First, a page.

Any hope of such an eventuality burst into flame at the afterparty at Davey's. Evidently, before playing the Grand Emporium -- which, by the way, was not the most appropriate venue for either of these bands -- BYOP bassist Nathan Vasquez had gone around to a few local joints asking if his band(s) could set up and play afterwards. There was nothing going on at Davey's, so the bartender figured what the hell. Curious as to what was planned, Highball and I followed, making short work of a Pancho's burrito on the way down Main Street.
Basically, what we ended up seeing were three permutations of BYOP, a couple of them utilizing musicians who were apparently just part of the band's entourage. The first ensemble, which called itself Turbo Fruits, consisted of Pet guitarist Jonas Stein and drummer Jamin Orrall. They set up right at the end of the bar because the main hall was closed off and played some really fast shit that I don't remember too well because I was pretty drunk by then (sorry, America). The next band, Cheap Time, featured a random dude on guitar, Jemina Pearl on bass and, I think, Vasquez on drums. Random dude failed to successfully tune his guitar a couple of times -- or, maybe he was retuning it to a different key? It was hard to tell. Pearl didn't know how to tune her bass at all, so random dude reached over and did it for her. Thus equipped, they played, falling down a lot.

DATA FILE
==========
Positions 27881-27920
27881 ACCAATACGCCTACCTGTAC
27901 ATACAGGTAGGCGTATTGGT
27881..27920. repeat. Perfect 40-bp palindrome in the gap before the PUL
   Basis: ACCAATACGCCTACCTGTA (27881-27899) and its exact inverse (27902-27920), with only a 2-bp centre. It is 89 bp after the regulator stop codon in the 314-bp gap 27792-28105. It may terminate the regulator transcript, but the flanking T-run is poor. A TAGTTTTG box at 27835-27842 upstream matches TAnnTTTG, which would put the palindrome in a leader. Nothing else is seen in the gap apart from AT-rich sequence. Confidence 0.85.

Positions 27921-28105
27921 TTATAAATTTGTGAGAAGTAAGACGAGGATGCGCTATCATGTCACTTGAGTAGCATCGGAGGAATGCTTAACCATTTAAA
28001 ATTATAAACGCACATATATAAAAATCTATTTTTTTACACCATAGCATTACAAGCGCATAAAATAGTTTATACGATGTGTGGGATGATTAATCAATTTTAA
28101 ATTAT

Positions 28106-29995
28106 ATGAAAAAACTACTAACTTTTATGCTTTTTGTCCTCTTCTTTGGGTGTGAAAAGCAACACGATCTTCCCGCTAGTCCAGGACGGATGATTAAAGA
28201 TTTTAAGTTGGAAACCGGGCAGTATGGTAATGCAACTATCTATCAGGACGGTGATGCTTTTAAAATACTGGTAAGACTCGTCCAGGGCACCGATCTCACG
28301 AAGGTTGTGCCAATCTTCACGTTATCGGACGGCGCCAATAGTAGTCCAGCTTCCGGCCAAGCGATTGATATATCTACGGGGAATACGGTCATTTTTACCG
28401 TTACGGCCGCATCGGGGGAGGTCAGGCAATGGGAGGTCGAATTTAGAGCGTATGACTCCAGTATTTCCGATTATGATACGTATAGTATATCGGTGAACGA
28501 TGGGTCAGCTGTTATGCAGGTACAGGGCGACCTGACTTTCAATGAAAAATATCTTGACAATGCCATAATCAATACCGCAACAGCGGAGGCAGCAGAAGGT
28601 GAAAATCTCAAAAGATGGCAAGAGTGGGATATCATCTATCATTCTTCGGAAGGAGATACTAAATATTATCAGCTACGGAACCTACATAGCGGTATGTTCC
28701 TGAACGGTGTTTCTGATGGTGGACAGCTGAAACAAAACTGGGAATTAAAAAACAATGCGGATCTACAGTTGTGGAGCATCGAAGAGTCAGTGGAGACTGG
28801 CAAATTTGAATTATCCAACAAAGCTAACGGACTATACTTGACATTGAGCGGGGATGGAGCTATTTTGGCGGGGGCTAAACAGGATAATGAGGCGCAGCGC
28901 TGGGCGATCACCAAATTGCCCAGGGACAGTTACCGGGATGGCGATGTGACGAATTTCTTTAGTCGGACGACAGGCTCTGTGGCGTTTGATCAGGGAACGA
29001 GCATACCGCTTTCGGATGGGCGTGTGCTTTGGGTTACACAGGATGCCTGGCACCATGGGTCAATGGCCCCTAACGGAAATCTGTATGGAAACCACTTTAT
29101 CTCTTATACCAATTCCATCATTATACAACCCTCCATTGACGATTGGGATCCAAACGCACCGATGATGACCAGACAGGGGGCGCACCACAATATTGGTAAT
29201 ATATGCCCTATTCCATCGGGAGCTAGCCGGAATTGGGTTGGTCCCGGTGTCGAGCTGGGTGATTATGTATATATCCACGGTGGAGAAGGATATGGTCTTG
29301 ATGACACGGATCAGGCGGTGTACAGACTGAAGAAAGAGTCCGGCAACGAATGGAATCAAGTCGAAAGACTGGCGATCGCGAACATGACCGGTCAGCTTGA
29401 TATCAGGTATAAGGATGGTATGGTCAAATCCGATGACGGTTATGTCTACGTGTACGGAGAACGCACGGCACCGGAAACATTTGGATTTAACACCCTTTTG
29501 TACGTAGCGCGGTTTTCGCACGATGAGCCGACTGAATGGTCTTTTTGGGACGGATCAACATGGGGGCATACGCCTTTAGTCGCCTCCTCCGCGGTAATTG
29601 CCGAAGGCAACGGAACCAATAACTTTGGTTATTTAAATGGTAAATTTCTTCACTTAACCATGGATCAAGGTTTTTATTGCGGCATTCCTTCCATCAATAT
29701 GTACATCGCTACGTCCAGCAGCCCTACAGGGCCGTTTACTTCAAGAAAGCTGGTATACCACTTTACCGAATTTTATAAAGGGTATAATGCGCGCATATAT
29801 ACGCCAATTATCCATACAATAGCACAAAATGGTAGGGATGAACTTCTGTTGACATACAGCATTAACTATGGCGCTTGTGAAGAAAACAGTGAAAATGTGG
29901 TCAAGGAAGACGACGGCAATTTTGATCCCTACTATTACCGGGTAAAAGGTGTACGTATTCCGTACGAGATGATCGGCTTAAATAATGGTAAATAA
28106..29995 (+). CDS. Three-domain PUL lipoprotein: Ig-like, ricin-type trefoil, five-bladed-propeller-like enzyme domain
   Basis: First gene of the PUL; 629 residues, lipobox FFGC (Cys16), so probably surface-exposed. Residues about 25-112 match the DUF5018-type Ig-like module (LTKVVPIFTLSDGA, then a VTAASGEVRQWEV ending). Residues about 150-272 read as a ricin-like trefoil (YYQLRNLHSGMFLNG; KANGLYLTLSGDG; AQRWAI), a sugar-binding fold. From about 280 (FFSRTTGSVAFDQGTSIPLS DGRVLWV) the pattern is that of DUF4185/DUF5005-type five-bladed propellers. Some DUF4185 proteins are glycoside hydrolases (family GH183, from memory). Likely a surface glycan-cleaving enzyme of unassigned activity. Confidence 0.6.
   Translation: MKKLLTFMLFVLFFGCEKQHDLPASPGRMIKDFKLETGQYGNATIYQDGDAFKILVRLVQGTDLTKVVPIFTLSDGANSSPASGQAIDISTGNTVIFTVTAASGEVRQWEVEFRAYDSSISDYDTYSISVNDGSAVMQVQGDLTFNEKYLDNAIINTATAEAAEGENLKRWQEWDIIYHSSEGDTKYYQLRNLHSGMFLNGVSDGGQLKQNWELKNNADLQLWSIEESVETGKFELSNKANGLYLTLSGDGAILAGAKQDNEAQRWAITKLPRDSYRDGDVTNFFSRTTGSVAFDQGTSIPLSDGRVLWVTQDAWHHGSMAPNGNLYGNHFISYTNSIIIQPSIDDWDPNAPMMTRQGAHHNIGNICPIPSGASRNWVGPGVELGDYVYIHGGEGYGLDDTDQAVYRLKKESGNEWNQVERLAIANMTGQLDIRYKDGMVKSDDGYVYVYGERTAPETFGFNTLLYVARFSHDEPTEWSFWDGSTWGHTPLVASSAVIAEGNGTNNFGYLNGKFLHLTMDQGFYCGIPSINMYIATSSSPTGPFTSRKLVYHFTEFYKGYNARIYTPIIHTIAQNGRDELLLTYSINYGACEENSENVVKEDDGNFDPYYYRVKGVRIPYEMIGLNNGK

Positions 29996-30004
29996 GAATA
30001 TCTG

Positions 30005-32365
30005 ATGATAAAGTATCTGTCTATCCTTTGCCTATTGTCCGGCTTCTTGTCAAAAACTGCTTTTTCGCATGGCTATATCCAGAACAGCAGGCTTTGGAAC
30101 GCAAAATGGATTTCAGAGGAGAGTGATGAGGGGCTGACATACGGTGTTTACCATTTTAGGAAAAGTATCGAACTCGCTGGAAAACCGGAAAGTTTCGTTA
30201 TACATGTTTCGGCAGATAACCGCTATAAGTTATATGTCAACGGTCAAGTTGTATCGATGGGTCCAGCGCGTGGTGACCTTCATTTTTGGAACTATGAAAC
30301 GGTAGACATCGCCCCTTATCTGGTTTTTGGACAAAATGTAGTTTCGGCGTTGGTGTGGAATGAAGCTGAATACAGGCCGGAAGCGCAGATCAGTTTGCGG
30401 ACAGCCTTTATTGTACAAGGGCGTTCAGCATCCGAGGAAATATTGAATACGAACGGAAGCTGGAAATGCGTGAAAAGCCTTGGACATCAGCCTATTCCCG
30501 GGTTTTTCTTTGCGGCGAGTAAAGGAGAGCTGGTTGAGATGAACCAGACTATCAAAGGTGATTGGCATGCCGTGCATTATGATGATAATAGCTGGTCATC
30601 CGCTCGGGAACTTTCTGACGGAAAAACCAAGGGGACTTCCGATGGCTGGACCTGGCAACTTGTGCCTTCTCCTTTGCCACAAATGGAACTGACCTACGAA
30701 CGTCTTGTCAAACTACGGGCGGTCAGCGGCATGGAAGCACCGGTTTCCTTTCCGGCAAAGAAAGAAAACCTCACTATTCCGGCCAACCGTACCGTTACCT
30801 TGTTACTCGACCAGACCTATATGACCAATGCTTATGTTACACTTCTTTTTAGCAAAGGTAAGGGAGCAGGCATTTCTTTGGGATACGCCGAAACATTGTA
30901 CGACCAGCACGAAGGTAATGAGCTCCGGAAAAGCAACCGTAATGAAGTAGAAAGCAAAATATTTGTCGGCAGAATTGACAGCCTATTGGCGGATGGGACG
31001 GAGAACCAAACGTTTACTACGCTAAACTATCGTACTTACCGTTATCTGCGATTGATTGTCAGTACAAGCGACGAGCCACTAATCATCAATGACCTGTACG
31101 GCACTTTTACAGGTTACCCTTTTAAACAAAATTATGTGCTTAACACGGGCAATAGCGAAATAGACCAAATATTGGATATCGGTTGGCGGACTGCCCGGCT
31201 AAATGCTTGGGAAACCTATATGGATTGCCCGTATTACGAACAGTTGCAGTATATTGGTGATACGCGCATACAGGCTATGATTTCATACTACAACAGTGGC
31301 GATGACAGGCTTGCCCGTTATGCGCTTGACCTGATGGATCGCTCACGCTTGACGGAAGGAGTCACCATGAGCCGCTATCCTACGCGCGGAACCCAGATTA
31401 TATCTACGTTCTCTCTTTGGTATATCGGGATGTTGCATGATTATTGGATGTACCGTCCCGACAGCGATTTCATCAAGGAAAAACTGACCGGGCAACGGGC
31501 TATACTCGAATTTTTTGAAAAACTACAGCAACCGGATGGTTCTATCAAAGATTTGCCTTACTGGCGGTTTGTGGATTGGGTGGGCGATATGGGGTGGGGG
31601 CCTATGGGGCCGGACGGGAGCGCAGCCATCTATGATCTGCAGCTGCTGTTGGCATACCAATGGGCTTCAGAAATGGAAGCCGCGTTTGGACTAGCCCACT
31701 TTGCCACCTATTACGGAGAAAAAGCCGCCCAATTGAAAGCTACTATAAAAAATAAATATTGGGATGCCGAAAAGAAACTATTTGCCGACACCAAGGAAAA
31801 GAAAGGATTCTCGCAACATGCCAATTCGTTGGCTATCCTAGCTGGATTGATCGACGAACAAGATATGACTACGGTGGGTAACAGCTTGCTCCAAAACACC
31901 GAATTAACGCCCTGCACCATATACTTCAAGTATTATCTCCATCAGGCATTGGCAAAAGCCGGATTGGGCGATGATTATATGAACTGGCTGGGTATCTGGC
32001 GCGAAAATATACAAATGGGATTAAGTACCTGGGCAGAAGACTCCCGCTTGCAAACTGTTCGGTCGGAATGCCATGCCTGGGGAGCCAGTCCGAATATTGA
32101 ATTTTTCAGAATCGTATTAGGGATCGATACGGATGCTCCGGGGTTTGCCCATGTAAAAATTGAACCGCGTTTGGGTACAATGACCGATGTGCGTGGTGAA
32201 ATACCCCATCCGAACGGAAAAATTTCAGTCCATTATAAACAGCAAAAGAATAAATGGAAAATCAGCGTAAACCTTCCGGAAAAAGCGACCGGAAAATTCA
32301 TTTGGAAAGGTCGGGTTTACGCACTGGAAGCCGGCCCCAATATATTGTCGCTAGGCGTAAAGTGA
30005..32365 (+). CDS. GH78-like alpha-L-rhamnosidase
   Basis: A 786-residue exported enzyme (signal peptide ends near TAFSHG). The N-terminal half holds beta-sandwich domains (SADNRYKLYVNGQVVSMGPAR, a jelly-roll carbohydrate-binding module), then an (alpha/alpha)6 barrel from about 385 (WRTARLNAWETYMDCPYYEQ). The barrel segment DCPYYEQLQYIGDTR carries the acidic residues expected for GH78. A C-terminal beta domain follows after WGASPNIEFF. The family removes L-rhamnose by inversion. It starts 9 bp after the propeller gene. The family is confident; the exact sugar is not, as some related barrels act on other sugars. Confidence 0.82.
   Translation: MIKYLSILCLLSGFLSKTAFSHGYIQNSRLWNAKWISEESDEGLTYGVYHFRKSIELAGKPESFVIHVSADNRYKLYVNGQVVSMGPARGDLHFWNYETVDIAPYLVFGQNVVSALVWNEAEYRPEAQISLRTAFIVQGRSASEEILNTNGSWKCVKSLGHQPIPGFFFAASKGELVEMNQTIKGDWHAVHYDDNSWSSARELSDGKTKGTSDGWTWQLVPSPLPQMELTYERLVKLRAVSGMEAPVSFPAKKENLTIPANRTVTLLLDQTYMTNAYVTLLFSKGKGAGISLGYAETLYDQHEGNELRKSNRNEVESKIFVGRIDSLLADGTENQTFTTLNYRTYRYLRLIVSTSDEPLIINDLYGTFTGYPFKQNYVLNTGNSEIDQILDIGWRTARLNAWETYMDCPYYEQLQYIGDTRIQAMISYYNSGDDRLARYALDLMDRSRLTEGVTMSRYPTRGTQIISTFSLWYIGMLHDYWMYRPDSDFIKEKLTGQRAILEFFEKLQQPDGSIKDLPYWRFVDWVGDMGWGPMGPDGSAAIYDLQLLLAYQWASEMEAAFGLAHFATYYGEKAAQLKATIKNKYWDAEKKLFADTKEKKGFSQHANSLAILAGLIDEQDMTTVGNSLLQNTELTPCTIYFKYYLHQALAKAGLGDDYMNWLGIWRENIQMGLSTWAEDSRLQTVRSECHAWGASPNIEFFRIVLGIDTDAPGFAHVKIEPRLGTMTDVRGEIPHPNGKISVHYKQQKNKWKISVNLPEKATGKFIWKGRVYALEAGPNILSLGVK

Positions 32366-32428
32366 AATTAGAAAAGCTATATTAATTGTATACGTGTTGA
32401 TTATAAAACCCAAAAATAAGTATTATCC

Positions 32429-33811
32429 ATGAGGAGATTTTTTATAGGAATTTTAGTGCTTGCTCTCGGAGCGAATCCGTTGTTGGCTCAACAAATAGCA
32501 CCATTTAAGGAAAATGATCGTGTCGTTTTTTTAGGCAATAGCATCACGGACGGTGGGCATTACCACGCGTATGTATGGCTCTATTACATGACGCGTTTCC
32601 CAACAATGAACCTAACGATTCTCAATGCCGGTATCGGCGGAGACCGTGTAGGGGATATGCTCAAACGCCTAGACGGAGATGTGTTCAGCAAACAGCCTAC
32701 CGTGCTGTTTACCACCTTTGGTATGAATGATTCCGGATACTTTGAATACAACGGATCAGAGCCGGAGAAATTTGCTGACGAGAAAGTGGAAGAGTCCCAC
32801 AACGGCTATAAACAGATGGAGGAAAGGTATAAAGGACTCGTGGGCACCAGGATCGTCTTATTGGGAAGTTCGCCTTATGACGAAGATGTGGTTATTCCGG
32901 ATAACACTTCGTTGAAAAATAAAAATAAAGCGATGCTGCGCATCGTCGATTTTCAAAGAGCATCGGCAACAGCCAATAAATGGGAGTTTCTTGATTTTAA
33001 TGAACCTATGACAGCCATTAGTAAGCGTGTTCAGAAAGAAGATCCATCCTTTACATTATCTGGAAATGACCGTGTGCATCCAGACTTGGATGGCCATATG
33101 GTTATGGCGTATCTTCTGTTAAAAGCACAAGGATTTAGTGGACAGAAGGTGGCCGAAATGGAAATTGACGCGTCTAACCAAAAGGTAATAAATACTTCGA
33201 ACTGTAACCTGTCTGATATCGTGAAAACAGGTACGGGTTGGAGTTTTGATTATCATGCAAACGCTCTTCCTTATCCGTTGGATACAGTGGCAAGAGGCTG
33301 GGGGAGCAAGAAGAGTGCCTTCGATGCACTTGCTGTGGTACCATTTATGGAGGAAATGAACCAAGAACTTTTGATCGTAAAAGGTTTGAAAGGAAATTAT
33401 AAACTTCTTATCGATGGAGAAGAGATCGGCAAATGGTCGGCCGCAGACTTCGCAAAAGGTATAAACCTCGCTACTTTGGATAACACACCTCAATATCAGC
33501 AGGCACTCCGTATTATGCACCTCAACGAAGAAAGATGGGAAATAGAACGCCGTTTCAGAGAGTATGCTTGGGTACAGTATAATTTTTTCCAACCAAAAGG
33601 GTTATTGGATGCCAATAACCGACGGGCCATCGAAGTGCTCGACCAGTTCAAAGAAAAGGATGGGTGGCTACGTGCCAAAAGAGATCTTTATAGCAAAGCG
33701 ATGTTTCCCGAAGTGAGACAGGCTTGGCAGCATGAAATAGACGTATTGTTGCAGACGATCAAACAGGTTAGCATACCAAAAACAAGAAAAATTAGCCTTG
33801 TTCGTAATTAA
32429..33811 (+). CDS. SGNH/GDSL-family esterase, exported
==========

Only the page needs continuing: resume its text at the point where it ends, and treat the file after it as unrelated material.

The last band took the cake. It was my hero, Vasquez, on guitar, and an impossibly tall, skinny, broad-shouldered random guy #2 on bass, with Orrall or someone on drums. They were the shittiest and the wildest. Someone sloshed a pitcher of water on them, and the resulting piso mojado claimed its victims repeatedly, reducing this final act (I didn't even bother getting the name), to a seething pile of bony torsos, flailing broomstick limbs and feedbacking guitars.
Not accustomed to such spontaneity and hospitality (thanks, Davey's!), the local artpunks were way into it, shaking and jerking their joints arhythmically to the noise. Meanwhile, Awesome Color hung out in the back. I tried to convince Derek Stanton to get up on guitar, but there really wasn't a way for that to happen -- too many kids in the way. I got an interesting tip from AC bassist Troutman, though, who grew up in Minnesota and approved of Davey's framed monument to George Brett. Earlier that day, he'd been to Broadway hippie supply mart It's a Beautiful Day and said it had a ton of cool used books and records in the back. I was surprised because I used to walk or drive past that store every day back when I lived in Westport, and I never even thought of going inside. My loss.
In the end, I left with the feeling that these bands would be back. We all had a pretty good time, even though those Tennessee pups got a bit ridiculous. Next time, I'd put Awesome Color at the Brick or Record Bar and BYOP at whichever basement, loft or animal shelter will have them.
That's not a diss, mind you -- the world needs dedicated young misfits. But sometimes we relatively hung-up old regular folk would prefer them be seen rather than heard.